The debate over redrawing the 5th Congressional District in Oklahoma that cuts the southside of Oklahoma City’s growing Hispanic population in half continues, even as the Republican-led legislature has passed its redistricting plan and Gov. Kevin Stitt has signed it into law.

Democrats contend the new maps were drawn to separate thousands from the heavily Hispanic southside of OKC from the politically competitive 5th District to the solid Republican 3rd Congressional District, currently represented by longtime state Rep. Frank Lucas.

According to an Oklahoma Watch story in Sunday’s Enid News & Eagle, there are several layers to the debate. Some partisans see the move as a blatant act of “gerrymandering,” in which a ruling political party manipulates the boundaries of a district to favor that party.

Many claim that the community in the redrawn area has generally voted as a Democratic block and that by redistricting them into a heavily-fortified Republican district, their voices will not be heard. Others have expressed concern about how cutting their community into three districts instead of two — Republican Rep. Tom Cole has represented portions of south Oklahoma City since 2002 — would affect Hispanic voter participation.

There’s an old saying that when it comes to politicians and politics, not only should you be above reproach, but you should also give the appearance of being above reproach. Splitting a significant, growing community from a very urban area that is becoming a mixture of Republican and Democratic politics into a solidly Republican rural district doesn’t give that appearance of being above reproach.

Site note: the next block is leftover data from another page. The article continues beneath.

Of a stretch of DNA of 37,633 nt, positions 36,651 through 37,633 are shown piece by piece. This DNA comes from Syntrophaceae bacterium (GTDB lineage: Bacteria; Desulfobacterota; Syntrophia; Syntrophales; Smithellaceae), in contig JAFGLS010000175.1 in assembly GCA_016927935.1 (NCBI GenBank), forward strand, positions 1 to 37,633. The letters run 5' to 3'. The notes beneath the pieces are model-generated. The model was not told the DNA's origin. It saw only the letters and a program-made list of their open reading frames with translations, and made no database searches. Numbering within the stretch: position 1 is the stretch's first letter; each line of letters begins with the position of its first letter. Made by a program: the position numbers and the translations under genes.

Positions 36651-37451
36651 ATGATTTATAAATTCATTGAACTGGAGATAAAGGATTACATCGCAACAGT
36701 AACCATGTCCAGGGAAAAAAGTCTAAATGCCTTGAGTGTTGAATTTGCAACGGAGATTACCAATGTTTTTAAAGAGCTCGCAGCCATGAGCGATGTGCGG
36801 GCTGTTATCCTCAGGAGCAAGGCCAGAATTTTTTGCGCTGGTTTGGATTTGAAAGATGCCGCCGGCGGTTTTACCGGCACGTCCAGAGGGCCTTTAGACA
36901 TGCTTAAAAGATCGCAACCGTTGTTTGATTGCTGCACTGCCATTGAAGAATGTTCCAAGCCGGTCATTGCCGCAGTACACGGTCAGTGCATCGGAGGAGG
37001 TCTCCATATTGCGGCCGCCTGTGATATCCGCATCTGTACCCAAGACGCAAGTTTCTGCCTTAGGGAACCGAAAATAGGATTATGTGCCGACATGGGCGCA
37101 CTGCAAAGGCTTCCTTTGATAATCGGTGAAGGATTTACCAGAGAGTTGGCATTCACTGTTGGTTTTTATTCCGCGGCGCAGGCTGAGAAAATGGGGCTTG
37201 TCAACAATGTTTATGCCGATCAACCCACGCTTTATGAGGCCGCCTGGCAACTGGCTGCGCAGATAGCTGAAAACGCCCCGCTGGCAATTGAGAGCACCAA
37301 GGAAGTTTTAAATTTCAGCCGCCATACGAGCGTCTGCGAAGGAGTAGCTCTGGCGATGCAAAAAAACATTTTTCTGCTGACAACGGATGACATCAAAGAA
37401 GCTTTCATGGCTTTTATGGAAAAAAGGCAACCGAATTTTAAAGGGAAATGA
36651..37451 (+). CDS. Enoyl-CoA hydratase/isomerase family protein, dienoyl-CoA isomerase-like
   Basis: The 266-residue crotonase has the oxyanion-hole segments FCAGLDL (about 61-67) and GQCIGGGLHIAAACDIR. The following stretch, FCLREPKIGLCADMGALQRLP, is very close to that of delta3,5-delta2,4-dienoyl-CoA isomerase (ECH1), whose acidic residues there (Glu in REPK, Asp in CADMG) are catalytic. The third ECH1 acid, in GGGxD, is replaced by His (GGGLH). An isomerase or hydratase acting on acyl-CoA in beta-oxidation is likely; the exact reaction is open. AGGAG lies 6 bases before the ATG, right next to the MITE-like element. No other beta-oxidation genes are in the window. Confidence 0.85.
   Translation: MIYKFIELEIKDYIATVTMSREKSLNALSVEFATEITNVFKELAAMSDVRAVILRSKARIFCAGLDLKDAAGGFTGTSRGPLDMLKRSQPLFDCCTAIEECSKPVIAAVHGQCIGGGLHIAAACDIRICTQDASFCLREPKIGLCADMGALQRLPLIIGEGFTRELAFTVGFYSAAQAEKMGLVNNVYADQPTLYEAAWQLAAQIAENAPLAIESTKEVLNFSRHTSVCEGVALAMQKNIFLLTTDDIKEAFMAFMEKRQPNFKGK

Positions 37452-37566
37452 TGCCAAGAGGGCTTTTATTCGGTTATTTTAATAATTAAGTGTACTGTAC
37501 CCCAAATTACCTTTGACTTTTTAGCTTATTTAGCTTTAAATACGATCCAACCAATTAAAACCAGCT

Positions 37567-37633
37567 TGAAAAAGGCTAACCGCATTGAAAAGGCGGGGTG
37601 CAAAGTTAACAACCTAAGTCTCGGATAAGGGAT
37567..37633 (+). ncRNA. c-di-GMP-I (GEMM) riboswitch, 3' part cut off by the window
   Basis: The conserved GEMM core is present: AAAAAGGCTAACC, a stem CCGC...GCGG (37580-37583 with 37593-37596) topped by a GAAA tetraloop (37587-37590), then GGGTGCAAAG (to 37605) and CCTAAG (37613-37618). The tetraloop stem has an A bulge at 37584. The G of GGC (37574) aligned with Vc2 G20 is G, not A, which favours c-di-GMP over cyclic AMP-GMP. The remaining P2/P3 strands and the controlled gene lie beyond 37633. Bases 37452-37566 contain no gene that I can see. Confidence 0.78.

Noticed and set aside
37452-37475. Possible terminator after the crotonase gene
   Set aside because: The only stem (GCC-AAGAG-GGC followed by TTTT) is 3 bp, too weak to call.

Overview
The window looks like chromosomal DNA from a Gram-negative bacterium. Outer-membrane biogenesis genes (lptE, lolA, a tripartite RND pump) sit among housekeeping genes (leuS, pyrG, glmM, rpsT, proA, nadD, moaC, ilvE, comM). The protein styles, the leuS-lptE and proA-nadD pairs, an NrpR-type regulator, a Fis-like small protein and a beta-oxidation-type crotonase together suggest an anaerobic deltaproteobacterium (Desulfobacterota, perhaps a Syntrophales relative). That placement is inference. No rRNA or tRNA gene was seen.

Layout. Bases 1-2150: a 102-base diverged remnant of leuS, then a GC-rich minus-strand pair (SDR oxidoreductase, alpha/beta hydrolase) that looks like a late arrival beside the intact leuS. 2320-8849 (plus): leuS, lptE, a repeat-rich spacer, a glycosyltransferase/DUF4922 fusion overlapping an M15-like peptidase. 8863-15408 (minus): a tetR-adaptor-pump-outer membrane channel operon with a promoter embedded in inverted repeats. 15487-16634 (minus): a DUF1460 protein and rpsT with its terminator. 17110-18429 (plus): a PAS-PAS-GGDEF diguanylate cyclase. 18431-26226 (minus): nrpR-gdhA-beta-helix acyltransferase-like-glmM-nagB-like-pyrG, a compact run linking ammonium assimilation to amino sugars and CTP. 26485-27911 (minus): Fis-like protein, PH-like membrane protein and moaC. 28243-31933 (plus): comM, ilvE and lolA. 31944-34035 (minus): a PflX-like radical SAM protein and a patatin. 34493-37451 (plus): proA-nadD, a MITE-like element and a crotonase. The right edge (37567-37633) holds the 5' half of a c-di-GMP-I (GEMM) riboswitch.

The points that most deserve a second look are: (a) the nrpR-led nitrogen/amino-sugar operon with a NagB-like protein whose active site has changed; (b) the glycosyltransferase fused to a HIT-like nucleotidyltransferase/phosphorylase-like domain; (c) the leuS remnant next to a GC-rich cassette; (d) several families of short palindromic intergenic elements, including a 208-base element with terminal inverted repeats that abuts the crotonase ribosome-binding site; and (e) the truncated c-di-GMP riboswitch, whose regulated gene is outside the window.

However, even as the southside of metro Oklahoma City is changing, so is the rest of the state. The Hispanic population in Oklahoma saw a 42.1% increase in the past 10 years according to the U.S. Census, increasing the percentage of Hispanics in the state from 8.9% of the state’s total population in 2010 to 11.1% now.

State Sen. Michael Brooks, D-Oklahoma City, said, “Projecting out, if (population trends) continue the way they are, gerrymandering may be more difficult just because the (Hispanic) population may be spread out over the entire state.”

Still, lawmakers who represent Hispanic communities in both rural and urban areas note that the population’s needs — just as the needs of all races and ethnicities in the state — are different depending on where they live.

OKC’s growing southside Hispanic community is just now starting to explore their political power. Rep. Forrest Bennett, a Democrat, said many are entrepreneurial and starting to become more involved in OKC politics by being appointed to municipal cities and boards.

“People are finally starting to feel like they can share their concerns with their elected officials, knowing that they will be taken seriously,” he said. “Progress has been made to bring our city together. These congressional maps, however, tear us apart.”

He certainly has a point.

The News & Eagle Editorial Board meets weekly to form the newspaper's stances on mostly local and state and occasionally national issues.

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